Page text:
Using over 50 factors to determine a country’s PowerIndex score, the Global Firepower 2020 list ranks the most powerful military nations in the world. The list ranks 138 advanced and lesser-developed nations, based on parameters such as geographical location, logistical and financial capabilities, availability of natural resources and military might. Here's a look at the top 10 most powerful military nations according to the list.
1. United States:
The United States of America is a North American nation that is the world’s most dominant economic and military power. Likewise, its cultural imprint spans the world, led in large part by its popular culture expressed in music, movies and television. In 2016 the country elected Donald Trump president. Trump's rhetoric and stances on issues including immigration and foreign trade have raised questions around the world, including from the country’s closest allies, about the nation’s future course on the global stage.
The scale of Russia is difficult to imagine. It is the world’s largest country by land mass – nearly twice as big as Canada, the world’s second-largest nation – and covers all of northern Asia and much of Eastern Europe. It shares land borders with more than a dozen countries, and shares sea borders with Japan and the United States.
Home to one of the world’s oldest civilizations, China has been ruled by the Communist Party since 1949, when the nation was established as the People’s Republic of China. The country is the world’s most populous and is considered the second-largest by land mass.
Located in Southeast Asia, India sits on a peninsula that extends between the Bay of Bengal and the Arabian Sea. The country, the birthplace of Hinduism and Buddhism, is the world’s second most-populous nation after China, and has roughly one-sixth of the world’s population. After years of nonviolent struggle against British rule, India gained its independence in 1947.
Japan, one of the world’s most literate and technically advanced nations, is an East Asian country made up of four main islands. While most of Japan is covered by mountains and heavily wooded areas, the country’s roughly 126 million people lead a distinctly urban lifestyle. Long culturally influenced by its neighbors, today the country blends its ancient traditions with aspects of Western life.
6. South Korea:
South Korea, officially the Republic of Korea, is a nation in eastern Asia with a long history of conflict that occupies the southern portion of the Korean Peninsula. Liberated from Japan in 1945 at the end of World War II, South Korea was invaded by communist forces in North Korea a few years later. Aid requested by the United Nations helped end the three-year war and support the south on its way to democracy. A critical divide between the two nations along the center of the peninsula remains.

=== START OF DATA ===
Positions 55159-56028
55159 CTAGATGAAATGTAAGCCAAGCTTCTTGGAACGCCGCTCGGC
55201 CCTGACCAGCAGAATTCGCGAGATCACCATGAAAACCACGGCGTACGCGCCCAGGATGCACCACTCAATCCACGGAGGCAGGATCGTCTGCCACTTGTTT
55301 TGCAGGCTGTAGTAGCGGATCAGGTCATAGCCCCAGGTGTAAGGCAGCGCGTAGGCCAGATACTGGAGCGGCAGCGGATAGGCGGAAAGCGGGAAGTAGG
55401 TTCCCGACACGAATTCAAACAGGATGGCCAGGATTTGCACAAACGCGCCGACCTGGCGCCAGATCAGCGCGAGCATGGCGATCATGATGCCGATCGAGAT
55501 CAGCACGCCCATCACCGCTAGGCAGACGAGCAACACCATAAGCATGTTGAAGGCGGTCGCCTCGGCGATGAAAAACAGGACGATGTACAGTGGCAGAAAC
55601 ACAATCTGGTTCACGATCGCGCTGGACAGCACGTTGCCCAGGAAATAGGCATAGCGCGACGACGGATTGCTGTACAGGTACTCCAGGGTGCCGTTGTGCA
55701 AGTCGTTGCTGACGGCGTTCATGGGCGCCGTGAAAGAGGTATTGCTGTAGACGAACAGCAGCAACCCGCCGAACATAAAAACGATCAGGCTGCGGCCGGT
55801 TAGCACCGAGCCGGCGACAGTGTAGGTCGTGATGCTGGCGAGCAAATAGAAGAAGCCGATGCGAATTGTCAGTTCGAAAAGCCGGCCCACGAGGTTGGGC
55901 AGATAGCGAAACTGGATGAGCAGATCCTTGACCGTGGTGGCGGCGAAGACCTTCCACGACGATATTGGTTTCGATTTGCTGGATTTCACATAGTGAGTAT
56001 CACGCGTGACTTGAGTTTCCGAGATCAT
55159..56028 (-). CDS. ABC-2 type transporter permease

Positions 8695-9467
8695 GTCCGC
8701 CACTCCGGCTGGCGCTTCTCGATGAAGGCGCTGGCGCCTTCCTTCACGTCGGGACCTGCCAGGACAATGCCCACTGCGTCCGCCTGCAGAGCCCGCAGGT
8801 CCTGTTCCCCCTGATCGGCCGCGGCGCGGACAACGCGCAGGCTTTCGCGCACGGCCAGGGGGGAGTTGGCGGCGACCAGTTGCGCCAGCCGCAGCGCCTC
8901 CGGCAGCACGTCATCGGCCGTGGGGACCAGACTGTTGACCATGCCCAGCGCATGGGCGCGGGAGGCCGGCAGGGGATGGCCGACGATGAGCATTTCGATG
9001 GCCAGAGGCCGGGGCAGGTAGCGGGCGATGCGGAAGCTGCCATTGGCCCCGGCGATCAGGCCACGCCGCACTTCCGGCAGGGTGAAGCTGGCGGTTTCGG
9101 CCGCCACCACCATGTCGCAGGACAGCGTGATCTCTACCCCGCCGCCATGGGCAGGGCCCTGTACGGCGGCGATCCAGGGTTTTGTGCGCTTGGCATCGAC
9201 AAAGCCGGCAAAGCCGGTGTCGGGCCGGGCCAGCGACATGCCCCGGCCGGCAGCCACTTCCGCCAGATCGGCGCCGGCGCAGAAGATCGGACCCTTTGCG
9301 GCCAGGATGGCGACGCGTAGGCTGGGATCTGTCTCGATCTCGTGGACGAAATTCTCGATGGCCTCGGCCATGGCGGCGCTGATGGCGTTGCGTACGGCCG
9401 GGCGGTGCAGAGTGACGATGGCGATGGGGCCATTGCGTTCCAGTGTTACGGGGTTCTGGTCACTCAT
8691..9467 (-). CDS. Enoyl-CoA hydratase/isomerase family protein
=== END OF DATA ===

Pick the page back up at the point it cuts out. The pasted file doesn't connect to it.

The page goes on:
It is difficult to overstate the influence France has on the world, both in the past and today. Located in Western Europe, France is one of the world’s oldest countries, and its reach extends around the globe through science, politics, economics and perhaps above all, culture. Starting in the Middle Ages, France evolved through kingdom, empire and finally, into a republic. It was one of the first nations to champion the rights of the individual.
8. United Kingdom:
The United Kingdom is a highly developed nation that exerts considerable international economic, political, scientific and cultural influence. Located off the northwest corner of Europe, the country includes the island of Great Britain – which contains England, Scotland and Wales – and the northern portion of the island of Ireland. The year 2017 ushered in anxiety about the country’s role on the global stage, due to the public voting in the summer of 2016 to leave the European Union. The vote raises questions about the European Union, as well as the policies supporting the eurozone.
Egypt, with vast swaths of desert in its east and west and the rich Nile River Valley at its heart, is site to one of the world’s earliest and greatest civilizations. Its location at the northeast corner of Africa bordering the Mediterranean Sea has made it a cultural and trading center. But its location has also made it a prize to claim by empires and put it at the center of social and religious movements.
Occupying half of South America’s land mass, Brazil is the giant of the continent – both in size and in population. Brazil’s history is filled with economic turmoil, veering from boom to bust, and its culture is a melting pot that has traditionally welcomed the world. Brazil is one of the world’s top tourist destinations. However, the country in the 21st century confronts serious questions touching on poverty, inequality, governance and the environment.